COVID-19: Mandatory Code of Conduct for Commercial Leases

On Tuesday, 7 April 2020 the Commonwealth Government released a Mandatory Code of Conduct (the Code) containing a set of principles aimed at commercial tenancies to address the COVID-19 pandemic. States and Territories are to legislate the Code which would implement a set of good faith leasing principles that governs commercial tenancies including retail, office and industrial.

The code is available to commercial tenants who are eligible for the JobKeeper program. The Code will run for so long as the Commonwealth JobKeeper program remains operational.

JobKeeper is available to businesses with an aggregated turnover of less than $1billion who estimate their turnover has fallen by more than 30%, relative to their turnover in a corresponding period a year earlier (or by 15% for not-for-profits). The Code will run for so long as the Commonwealth JobKeeper program remains operational.

The position before COVID-19

Lease agreements are put in place to ensure that landlords and tenants fulfill their obligations under an agreement. In most cases, when a tenant fails to pay their rent, the landlord can terminate the lease.

The current position

In short, the Code requires that:

  • Landlords must not terminate leases for non-payment of rent during the COVID-19 pandemic.
  • Tenants must stay committed to their lease terms. If they fail to abide by the terms of the lease, they will lose the protections under the Code.
  • Landlords must offer reductions in rent (as either a waiver or deferment) based on the tenant’s reduction in trade. Reductions are to be based on the reduction in the tenant’s turnover and subsequent recovery period. Rental waivers must be at least 50% of the rent payable during the rent reduction period. Deferrals of rent are to be spread out over the balance of the lease term.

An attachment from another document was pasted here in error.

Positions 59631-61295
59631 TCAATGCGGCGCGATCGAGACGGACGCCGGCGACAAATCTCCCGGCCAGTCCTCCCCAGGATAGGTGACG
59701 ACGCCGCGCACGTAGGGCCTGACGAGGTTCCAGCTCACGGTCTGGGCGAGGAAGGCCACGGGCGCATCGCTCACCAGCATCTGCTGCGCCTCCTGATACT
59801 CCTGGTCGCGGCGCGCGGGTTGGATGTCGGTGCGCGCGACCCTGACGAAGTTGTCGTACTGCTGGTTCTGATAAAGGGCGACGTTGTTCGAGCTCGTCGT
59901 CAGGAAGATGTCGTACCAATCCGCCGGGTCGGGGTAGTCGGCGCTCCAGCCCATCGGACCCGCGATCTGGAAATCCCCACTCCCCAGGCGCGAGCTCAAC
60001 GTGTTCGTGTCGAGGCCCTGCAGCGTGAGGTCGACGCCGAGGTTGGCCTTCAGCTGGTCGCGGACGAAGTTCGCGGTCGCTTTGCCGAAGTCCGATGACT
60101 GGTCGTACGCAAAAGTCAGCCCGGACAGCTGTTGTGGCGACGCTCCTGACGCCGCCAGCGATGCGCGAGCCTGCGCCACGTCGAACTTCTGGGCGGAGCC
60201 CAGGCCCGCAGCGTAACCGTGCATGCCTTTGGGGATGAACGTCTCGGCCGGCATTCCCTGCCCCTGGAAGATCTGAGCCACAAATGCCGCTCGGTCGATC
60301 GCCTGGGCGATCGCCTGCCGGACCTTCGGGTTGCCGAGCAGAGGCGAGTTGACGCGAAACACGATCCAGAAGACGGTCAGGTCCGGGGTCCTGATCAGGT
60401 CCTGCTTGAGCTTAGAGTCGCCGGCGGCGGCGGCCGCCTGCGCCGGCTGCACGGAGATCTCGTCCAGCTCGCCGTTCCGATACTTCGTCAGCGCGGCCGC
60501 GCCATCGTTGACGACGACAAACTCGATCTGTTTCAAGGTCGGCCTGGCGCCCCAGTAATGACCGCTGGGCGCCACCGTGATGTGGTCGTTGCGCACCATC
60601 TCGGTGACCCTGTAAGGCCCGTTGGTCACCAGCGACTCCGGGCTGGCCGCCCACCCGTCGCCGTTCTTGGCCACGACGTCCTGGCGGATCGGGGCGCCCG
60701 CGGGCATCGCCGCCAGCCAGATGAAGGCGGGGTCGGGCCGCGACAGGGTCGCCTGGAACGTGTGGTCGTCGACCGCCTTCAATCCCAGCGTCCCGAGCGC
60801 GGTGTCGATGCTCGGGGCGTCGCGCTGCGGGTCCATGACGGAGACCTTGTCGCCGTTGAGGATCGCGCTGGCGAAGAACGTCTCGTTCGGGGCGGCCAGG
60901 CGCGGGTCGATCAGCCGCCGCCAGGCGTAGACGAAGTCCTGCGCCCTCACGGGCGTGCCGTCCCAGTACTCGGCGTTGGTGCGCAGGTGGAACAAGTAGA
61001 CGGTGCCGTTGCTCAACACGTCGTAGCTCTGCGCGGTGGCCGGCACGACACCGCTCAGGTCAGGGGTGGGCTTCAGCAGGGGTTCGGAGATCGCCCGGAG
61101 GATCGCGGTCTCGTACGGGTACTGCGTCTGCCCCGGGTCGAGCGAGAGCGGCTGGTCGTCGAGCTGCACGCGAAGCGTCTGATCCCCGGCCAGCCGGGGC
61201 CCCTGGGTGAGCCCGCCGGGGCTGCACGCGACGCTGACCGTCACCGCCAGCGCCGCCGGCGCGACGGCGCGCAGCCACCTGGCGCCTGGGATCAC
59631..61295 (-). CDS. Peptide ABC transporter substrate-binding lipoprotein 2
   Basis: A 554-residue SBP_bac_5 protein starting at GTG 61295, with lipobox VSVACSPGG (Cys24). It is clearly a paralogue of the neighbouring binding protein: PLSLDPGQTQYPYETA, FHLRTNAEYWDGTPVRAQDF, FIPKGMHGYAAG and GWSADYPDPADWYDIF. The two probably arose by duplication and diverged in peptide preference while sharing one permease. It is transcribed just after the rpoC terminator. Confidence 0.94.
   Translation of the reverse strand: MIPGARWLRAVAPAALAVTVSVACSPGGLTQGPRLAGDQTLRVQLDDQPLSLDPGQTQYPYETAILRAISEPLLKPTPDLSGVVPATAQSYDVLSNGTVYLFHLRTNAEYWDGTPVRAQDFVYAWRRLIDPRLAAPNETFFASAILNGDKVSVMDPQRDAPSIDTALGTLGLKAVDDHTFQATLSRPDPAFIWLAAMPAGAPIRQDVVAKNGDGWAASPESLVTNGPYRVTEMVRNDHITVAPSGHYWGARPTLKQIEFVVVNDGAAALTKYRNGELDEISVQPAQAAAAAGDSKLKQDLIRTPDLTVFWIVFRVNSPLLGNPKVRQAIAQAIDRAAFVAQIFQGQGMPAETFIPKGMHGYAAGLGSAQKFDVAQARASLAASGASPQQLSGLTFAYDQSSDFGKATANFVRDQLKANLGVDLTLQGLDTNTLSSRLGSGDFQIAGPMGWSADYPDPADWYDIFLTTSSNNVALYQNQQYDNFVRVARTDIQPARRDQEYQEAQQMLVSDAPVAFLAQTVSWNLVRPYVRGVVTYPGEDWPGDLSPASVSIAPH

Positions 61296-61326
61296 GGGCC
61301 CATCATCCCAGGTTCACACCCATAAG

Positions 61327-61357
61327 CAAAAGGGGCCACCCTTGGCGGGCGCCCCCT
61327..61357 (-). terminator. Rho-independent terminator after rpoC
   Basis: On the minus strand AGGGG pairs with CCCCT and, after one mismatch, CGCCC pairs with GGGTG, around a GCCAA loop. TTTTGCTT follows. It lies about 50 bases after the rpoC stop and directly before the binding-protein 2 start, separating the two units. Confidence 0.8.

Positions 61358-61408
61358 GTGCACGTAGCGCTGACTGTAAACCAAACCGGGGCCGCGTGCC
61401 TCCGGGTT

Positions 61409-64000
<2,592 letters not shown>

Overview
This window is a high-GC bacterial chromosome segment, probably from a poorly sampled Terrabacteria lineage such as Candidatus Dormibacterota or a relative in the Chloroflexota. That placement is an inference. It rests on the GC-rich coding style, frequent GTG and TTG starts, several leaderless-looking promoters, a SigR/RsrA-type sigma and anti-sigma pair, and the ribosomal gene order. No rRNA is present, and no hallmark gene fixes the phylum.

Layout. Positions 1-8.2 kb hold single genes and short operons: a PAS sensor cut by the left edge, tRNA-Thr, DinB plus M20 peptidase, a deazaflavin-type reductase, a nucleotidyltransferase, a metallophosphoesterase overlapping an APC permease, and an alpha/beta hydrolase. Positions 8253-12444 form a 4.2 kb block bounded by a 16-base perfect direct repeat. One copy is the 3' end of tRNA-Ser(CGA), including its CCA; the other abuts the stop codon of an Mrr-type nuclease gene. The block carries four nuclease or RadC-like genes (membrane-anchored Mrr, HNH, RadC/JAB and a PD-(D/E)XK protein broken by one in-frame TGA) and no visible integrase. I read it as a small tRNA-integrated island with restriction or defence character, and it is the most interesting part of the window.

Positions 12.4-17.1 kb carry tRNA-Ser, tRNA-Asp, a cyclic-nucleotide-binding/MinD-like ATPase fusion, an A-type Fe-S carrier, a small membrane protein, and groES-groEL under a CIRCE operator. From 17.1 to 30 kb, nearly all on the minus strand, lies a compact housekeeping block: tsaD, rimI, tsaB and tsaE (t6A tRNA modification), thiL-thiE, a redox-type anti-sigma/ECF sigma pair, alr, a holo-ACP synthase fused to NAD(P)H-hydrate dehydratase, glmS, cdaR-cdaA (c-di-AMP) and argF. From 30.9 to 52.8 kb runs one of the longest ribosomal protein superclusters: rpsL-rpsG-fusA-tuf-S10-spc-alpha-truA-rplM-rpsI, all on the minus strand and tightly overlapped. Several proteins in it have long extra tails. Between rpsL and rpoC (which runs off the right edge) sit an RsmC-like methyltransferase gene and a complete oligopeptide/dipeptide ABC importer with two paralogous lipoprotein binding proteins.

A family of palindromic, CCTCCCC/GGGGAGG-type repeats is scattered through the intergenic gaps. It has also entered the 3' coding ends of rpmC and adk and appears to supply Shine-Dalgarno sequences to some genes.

• Any benefits the landlord receives (i.e. reduced charges, land tax, deferred loan payments) should be passed on to the tenant.
  • Landlords must not draw on a tenant’s security (i.e. bank guarantee or personal guarantee) during this period.
  • Tenants should be given the opportunity to extend the Lease for an equivalent period of the rent waiver/deferral period.
  • Landlord should seek to waive outgoings payable during the period the tenant is unable to trade or operate.
  • No fees/charges/interest should be applied on waived rent, or deferred rent.
  • Landlords agree to freeze any rent increases during the pandemic and a reasonable recovery period. 

The Code ensures that negotiations in amending lease agreements during the pandemic is done in good faith to help the management of cashflow for SME tenants and landlords on a proportionate basis. The Code is to be applied on a case by case basis.

During these unprecedented times, landlords and tenants share a common interest – to ensure business continuity to ensure that normal trading activities resume to normal at the end of the COVID-19 pandemic.

The Code requires tenants and landlords to negotiate temporary leasing arrangements in good faith and to act in an open, honest and transparent manner to achieve outcomes consistent with the Code. The agreed temporary leasing arrangements must also consider the financial impacts the COVID-19 has had on the tenant including the business’ financial stress or hardship.

The Code is yet to be introduced into legislation in the ACT, though it is expected this will occur shortly.

What this means for you

Ultimately, this all falls to making sure that landlords and tenants are acting in good faith when negotiating a temporary lease arrangement during COVID-19 pandemic. As the Prime Minister said, ‘The Code provides a proportionate and measured burden share between the two parties while still allowing tenants and landlords to agree to tailored, bespoke and appropriate temporary arrangements that take account of their particular circumstances.’

If you require advice on negotiating the terms of your temporary lease agreement, please contact our office.

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